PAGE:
|Publication number||US4405836 A|
|Application number||US 06/336,979|
|Publication date||Sep 20, 1983|
|Filing date||Jan 4, 1982|
|Priority date||Jan 4, 1982|
|Publication number||06336979, 336979, US 4405836 A, US 4405836A, US-A-4405836, US4405836 A, US4405836A|
|Inventors||Jerome D. Meyerhoff|
|Original Assignee||Motorola, Inc.|
|Export Citation||BiBTeX, EndNote, RefMan|
|Patent Citations (8), Non-Patent Citations (3), Referenced by (21), Classifications (9), Legal Events (7)|
|External Links: USPTO, USPTO Assignment, Espacenet|
The present invention generally relates to the field of signal equalization circuits in which a selected signal undergoes selective relative emphasis of various frequency subbands which comprise the selected signal. More specifically the present invention relates to an improved audio signal equalization circuit in which an audio signal selector is not only used to determine which audio signal will be subjected to a desired predetermined signal equalization, but the signal selector also simultaneously and automatically selects one of several pluralities (sets) of stored control signals to implement the desired equalization while simultaneously selecting the audio signal which is to undergo equalization.
In general, audio equalizers are available which provide for the separate manual adjustment of the relative emphasis of a plurality of contiguous frequency subbands of a selected audio signal so that the audio frequency response of an entertainment device can be operator adjusted so as to suit the operator's personal preference. One such audio equalizer which provides this function through the use of a plurality of stored control signals which are stored in a random access memory (RAM) is illustrated in U.S. Pat. No. 4,285,065, entitled "Radio with Audio Graphic Equalizer", which is assigned to the same assignee as the present invention. That patent describes a AM radio having an integral audio equalizer in which stored digital equalizer control signals can be manually adjusted in their digital magnitude so as to provide the radio with an operator controllable audio equalization for the output audio signal of the radio.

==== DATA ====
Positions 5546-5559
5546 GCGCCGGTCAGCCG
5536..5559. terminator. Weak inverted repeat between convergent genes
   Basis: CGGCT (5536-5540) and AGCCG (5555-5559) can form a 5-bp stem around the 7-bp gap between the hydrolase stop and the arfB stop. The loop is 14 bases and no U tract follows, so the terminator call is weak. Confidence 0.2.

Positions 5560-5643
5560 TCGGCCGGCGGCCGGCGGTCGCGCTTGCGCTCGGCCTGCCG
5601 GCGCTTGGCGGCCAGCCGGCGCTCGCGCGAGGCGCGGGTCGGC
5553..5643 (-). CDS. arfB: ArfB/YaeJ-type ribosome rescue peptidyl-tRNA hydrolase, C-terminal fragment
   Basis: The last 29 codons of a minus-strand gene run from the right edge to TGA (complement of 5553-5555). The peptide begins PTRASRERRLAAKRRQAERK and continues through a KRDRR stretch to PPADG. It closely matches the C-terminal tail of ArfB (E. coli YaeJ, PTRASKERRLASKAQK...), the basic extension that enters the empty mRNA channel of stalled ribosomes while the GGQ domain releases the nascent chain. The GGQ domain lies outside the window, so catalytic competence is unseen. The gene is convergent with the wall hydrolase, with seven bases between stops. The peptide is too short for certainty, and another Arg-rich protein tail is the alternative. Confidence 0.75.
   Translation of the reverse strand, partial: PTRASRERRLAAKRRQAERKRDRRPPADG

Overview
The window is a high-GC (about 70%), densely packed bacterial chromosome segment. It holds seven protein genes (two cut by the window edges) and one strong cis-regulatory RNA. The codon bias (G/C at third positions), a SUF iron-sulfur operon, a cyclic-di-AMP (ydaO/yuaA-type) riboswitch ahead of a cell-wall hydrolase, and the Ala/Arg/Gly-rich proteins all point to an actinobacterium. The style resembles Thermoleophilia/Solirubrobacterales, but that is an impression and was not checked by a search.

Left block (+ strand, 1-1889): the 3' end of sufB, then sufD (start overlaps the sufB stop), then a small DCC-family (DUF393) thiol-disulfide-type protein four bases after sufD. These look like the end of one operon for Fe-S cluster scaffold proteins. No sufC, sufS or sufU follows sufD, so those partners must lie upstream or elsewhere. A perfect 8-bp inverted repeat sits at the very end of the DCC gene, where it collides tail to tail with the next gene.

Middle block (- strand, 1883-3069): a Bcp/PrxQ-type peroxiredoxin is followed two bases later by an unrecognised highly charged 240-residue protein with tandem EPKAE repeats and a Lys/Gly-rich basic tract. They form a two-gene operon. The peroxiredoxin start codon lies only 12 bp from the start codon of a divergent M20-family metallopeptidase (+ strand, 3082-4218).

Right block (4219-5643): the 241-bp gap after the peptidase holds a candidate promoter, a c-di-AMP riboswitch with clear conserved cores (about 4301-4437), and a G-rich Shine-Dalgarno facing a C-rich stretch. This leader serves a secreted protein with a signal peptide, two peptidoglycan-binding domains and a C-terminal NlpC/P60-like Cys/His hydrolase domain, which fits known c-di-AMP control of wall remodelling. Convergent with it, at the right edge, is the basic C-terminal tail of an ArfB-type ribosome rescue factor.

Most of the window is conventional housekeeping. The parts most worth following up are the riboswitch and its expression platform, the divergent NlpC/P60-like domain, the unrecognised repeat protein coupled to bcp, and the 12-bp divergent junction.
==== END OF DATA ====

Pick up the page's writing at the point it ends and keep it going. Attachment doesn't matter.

A radio with an integral audio equalizer, such as that shown in the '065 patent, can be utilized to provide any desired audio equalization for its audio output. However, the radio in the prior patent appears to contemplate providing the same audio equalization for any audio signal which may be selected for equalization by any audio signal program selector, such as an AM or FM radio switch or a radio mode versus tape player mode switch, unless the equalization is additionally adjusted for each selected audio signal after the selection of the audio signal. The '065 patent does mention selectively implementing an equalizer "defeat" mode in which no relative audio emphasis is provided for any of the subbands in response to actuation of a equalizer defeat switch, but the manner of carrying this out is not described. Also it is clear that actuation of the equalizer defeat switch does not result in selecting a different audio signal for equalization, but merely implements an effectively different equalization for the same audio signal.